Relying on existing middleware tools and not re-inventing the transport wheel ourselves means we can take advantage of a lot of the built in features they provide. One such feature is clustering in ActiveMQ that allows for highly scalable and flexible network layouts.
We’ll cover here how to build a multi data center network of ActiveMQ servers with a NOC, the NOC computers would not need to send any packets direct to the nodes they manage and thanks to our meta data based approach to addressing machines they do not even need to know IPs or hostnames.
There is an example of a 3 node cluster in the ext/activemq directory of the MCollective source.
The diagram above shows our sample network, I am using the same techniques to put an ActiveMQ in each of 4 countries and then having local nodes communicate to in-country ActiveMQ nodes.
- These are the terminals of your NOC staff, they run the client code, these could also be isolated web servers for running admin tools etc.
- Each location has its own instance of ActiveMQ and nodes would only need to communicate to their local ActiveMQ. This greatly enhances security in a setup like this.
- The ActiveMQ instances speak to each other using a protocol called OpenWire, you can run this over IPSec or you could use the native support for SSL.
- These are the servers being managed, they run the server code. No direct communications needs to be in place between NOC and managed servers.
Refer to the MessageFlow document to see how messages would traverse the middleware in a setup like this.
The main design goal here is to promote network isolation, the staff in your NOC are often high churn people, you’ll get replacement staff relatively often and it’s a struggle to secure what information they carry and how and when you can trust them.
Our model of using middleware and off-loading authentication and authorization onto the middleware layer means you only need to give NOC people appropriate access to the middleware and not to each individual machine.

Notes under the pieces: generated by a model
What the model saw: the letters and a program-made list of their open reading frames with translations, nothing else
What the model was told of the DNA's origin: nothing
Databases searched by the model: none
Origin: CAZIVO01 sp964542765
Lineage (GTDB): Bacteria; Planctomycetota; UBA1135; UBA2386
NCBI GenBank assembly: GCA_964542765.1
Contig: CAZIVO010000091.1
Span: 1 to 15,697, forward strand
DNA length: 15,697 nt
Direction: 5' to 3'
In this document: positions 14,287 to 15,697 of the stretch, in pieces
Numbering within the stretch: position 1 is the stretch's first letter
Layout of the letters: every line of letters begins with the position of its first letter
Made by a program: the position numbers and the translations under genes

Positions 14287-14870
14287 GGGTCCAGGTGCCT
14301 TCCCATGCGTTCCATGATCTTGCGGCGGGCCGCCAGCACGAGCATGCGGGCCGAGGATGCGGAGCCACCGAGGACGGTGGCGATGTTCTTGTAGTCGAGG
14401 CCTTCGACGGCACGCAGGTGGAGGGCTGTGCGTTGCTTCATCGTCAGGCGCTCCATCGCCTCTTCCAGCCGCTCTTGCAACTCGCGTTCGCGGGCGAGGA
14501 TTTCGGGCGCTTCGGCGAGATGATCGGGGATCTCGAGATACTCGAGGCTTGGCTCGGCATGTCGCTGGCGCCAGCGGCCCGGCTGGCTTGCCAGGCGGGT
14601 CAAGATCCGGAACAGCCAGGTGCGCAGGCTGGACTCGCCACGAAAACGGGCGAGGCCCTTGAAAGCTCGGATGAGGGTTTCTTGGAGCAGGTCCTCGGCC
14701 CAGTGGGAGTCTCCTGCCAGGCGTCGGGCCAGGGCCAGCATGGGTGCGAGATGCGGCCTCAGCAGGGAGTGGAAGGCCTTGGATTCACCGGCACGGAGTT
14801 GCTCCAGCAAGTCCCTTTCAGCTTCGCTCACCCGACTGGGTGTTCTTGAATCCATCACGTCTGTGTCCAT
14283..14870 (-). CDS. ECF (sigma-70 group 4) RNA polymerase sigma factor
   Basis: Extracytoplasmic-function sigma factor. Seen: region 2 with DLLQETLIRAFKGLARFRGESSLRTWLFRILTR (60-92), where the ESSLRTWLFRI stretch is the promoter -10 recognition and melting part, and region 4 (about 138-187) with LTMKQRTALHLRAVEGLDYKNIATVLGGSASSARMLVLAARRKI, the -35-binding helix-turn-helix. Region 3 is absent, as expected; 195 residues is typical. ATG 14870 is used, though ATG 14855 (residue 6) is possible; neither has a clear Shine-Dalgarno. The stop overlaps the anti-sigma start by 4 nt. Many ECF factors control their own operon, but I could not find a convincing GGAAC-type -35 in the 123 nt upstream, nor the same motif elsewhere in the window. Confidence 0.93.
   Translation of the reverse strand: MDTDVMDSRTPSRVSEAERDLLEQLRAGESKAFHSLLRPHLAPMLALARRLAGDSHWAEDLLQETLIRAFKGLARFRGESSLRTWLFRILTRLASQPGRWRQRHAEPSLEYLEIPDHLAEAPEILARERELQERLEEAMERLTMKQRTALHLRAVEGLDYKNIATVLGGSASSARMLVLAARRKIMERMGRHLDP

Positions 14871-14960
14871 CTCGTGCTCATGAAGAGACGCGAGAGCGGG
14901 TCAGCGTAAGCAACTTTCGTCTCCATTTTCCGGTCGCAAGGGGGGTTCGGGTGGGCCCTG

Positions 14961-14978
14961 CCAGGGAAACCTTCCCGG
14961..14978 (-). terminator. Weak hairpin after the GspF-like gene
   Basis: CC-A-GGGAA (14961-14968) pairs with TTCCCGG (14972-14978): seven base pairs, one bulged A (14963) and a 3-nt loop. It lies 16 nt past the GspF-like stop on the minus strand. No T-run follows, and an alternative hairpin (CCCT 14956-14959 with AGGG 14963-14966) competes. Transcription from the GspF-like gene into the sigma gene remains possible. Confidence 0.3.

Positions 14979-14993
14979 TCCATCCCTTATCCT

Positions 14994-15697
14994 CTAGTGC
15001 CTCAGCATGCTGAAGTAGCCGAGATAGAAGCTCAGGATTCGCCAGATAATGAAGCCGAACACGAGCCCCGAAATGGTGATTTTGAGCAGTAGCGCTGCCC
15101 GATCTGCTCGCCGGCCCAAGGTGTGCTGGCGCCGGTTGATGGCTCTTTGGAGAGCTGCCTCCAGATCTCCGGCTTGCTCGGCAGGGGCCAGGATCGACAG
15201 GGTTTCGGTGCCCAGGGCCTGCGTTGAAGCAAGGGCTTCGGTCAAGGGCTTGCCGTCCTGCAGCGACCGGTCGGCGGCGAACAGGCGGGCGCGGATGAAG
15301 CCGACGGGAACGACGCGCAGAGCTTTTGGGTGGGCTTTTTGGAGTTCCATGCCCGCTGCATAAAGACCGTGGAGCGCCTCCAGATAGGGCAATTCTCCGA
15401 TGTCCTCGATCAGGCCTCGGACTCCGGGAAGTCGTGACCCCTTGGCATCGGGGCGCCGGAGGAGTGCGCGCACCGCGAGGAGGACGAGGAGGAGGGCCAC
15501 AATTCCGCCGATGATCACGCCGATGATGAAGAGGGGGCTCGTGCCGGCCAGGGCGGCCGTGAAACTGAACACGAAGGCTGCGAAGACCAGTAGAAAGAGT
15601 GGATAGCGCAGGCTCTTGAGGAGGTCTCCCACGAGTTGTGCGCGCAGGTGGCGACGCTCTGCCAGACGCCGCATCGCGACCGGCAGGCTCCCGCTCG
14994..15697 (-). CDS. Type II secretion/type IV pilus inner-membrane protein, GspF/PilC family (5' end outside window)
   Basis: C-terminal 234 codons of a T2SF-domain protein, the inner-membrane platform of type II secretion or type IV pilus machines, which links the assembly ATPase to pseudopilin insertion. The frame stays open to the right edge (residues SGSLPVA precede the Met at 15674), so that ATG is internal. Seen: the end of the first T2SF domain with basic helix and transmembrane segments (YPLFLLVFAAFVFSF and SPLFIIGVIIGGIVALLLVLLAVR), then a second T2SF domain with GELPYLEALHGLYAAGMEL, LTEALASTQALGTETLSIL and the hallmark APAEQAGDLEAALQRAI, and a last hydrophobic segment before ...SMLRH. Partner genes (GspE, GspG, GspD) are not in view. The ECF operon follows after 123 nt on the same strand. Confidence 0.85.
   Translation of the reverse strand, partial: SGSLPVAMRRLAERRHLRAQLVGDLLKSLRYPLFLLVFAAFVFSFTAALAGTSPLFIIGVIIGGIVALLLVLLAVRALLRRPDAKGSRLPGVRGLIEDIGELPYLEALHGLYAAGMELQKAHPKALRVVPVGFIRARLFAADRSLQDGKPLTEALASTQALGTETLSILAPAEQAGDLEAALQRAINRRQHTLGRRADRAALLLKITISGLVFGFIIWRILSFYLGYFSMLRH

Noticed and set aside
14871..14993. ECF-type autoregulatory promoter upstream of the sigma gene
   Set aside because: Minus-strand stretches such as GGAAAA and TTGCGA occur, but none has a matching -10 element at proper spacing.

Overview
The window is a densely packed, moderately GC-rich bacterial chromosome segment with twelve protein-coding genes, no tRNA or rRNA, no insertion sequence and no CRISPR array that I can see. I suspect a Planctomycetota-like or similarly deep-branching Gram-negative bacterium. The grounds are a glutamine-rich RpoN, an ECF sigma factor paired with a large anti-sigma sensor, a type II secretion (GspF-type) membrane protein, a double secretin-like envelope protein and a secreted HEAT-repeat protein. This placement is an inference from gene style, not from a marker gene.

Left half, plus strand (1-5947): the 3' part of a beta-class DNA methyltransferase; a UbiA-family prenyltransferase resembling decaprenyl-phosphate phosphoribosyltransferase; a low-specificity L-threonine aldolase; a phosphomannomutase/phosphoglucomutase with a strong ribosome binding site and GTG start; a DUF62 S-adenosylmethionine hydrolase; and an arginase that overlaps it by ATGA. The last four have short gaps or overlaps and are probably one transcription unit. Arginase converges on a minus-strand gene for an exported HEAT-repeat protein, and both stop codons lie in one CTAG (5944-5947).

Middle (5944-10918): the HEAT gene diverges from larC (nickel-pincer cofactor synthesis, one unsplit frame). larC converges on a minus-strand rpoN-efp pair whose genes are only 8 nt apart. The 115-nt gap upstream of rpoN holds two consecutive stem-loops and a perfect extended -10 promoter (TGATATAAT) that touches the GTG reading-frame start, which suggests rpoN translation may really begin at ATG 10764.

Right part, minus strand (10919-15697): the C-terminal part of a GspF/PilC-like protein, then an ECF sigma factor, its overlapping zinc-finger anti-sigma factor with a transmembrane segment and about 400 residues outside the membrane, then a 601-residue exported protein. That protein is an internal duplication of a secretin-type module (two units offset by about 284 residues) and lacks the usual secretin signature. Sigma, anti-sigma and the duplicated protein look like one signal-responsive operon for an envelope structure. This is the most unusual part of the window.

Our usage of meta data to address machines rather than hostnames or ip address means you do not need to divulge this information to NOC staff, from their point of view they access machines like this:
- All machines in datacenter=a
- AND all machines with puppet class /webserver/
- AND all machines with Facter fact customer=acmeinc
In the end they can target the machines they need to target for maintenance commands as above without the need for any info about hostnames, ips, or even what/where data center A is.
This model works particularly well in a Cloud environment where hostnames are dynamic and not under your control, in a cloud like Amazon S3 machines are better identified by what AMI they have booted and in what availability zones they are rather than what their hostnames are.
ActiveMQ supports many types of cluster; we think their Network of Brokers model works best for MCollective.
You will need to configure your ActiveMQ servers with everything from the “Settings for Networks of Brokers” section of the ActiveMQ config reference. Note the comments about the bi-directional connections: In the example network described above, you could either configure a pair of connectors on each datacenter broker to connect them to the NOC, or configure several pairs of connectors on the NOC broker to connect it to every datacenter. Do whichever makes sense for your own convenience and security needs.
There is also a set of example config files in the ext/activemq directory of the MCollective source; refer to these while reading the config reference.